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The myriad of Acts, Regulations and Codes that apply to your business can be overwhelming – but understanding them is crucial to protecting your workforce and business. Often, an information overload can prevent people from gaining a clear understanding of their legal obligations, so we’ve created a five step process to simplify the process. Follow these steps and equip your business with the necessary practices to avoid legal troubles and unseen loopholes.

Step 1 - Establish a legal requirements library

A controlled library must be created with complete copies of all OHS / WHS acts, regulations, codes of practice, and Australian Standards that are relevant to your organisation for Commonwealth, State, local government and statutory authorities.

A system must be established to keep the library up-to-date and ensure that any amendments are noted. Copies of documents in the library must be easily accessible to personnel who need them.

Step 2 - Advise Directors and Managers of their responsibilities

In many jurisdictions, ‘lack of knowledge’ will not constitute a valid legal defence. It is therefore critical that Chief Executives, General Managers, Managers and Supervisors ensure that all personnel are provided with clear communication on all matters relating to legal obligations and WHS.

Managers need to be formally advised that in jurisdictions where industrial manslaughter is in force individuals can face imprisonment if found guilty of industrial manslaughter (i.e. a fatality, where criminally reckless or criminally negligent behaviour on the part of the officer has been proven).

Managers must be formally advised that jail sentences can be given to offenders for ‘gross negligence’ – that is, where there was a disregard for the likelihood of death or serious harm occurring and, where death or serious injury did result from the contravention.

Step 3 - Ensure government authorities and right of entry procedures are understood

In Victoria for example, legislation dictates that approved inspectors from authorities must be given right of entry, the requested information and the required cooperation. Authorised representatives of a registered employee organisation (ARREO) with an approved and valid Entry Permit must also be allowed on to the premises.

Entry Permits are valid for three years and must include at least the following:

  • the name of the authorised representative
  • the name of the registered employee organisation of which the authorised representative is a permanent employee or officer
  • the address of the registered employee organisation or relevant branch of the organisation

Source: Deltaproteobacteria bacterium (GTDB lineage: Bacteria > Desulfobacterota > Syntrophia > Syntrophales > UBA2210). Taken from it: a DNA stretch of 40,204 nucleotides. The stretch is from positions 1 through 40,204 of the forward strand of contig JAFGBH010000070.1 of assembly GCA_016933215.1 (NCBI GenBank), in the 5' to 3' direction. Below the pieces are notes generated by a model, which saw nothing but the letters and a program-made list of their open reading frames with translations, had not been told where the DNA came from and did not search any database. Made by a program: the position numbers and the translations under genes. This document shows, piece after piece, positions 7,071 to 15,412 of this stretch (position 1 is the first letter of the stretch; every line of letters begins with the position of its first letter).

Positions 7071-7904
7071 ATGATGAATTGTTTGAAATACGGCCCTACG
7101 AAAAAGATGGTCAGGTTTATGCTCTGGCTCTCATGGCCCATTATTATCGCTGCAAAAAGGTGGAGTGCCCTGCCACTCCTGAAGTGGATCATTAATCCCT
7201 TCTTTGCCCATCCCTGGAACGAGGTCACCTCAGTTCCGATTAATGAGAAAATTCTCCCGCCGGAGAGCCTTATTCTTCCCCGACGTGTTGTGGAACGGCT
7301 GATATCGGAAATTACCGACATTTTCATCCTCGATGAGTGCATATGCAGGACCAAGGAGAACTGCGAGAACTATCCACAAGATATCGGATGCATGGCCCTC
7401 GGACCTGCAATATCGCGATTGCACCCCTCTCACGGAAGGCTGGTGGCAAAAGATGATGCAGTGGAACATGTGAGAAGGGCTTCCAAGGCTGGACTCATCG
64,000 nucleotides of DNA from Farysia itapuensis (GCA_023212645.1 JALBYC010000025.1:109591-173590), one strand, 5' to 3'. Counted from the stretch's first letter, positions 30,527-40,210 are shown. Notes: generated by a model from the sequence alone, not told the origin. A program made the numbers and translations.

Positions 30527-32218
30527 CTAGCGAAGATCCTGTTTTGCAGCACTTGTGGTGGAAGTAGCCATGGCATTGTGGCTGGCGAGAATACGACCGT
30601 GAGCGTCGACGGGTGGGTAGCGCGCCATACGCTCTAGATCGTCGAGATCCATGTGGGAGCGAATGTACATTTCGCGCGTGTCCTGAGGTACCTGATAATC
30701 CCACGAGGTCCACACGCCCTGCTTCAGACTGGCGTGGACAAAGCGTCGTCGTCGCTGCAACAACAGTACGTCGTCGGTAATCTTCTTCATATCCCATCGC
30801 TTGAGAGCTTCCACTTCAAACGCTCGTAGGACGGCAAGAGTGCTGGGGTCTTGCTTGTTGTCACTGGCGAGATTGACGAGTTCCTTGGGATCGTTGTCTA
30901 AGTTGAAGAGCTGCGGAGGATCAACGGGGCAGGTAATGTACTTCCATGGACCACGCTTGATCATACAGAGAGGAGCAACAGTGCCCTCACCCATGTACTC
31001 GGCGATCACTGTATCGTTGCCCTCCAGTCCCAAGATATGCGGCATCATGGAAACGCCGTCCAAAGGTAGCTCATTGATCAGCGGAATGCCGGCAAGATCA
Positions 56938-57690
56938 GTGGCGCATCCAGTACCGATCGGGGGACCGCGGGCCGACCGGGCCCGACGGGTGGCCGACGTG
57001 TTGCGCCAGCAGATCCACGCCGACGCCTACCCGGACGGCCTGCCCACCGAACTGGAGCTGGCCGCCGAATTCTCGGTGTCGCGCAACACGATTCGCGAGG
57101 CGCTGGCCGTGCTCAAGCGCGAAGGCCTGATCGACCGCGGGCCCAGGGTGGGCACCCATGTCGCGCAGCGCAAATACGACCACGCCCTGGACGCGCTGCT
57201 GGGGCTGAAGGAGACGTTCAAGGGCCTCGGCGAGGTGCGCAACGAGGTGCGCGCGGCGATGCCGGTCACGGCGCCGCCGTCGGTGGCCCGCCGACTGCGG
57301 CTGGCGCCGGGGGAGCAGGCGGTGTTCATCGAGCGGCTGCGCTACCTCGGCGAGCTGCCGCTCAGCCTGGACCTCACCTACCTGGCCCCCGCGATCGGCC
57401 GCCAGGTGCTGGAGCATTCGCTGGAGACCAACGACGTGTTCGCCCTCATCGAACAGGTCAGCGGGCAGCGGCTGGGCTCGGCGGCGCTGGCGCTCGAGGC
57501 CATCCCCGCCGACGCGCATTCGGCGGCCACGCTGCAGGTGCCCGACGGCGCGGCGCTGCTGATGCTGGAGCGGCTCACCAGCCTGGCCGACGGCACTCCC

• a passport sized photograph (no more than 6 months old) of the authorised representative
  • the date of issue of the entry permit
  • a unique number that identifies the entry permit

Managers must be advised that in such cases, these persons have the legal right to enter the premises if they suspect an OHS contravention relating to or affecting work that is being carried out by persons:

  • who are eligible to be members of the registered employee organisation
  • whose employment is not subject to a certified agreement by which any registered worker organisation is bound

Corrective Action notices must be strictly adhered to and any changes must be made promptly, within the set time limit. Where required by legislation, the authority must be notified once compliance with the notice has been achieved.

Step 4 - Obtain relevant licences

Businesses must ensure that all required licences are obtained, kept up-to-date and complied with. This must include licences from the EPA for dangerous goods, radioactive substances and any other applicable licence. In some cases, you may be required to obtain long-term licences for 5 or 10 years.

Activities scheduled by legislation must be notified to the appropriate authority (e.g. WorkCover Authority, EPA, Department of the Environment, etc) within the specified time.

Such activities may include:

  • Storage of dangerous goods
  • Storage of hazardous wastes
  • Any other activity as specified by the relevant legislation

Civil Penalties

Managers must be advised that in some jurisdictions, the EPA is entitled to impose civil penalties for less serious environmental offences, either directly or by application to the Environment, Resources and Development Court.

Step 5 - Constantly evaluate compliance

Procedures must be established, implemented and maintained for periodic evaluation, making sure that appropriate legal obligations are kept up to date. Full records must be kept of the outcomes of such evaluations.

General advice warning

The information on this site is of a general nature only. It does not take your specific needs or circumstances into consideration. You should look at your own situation and requirements before making any decisions.

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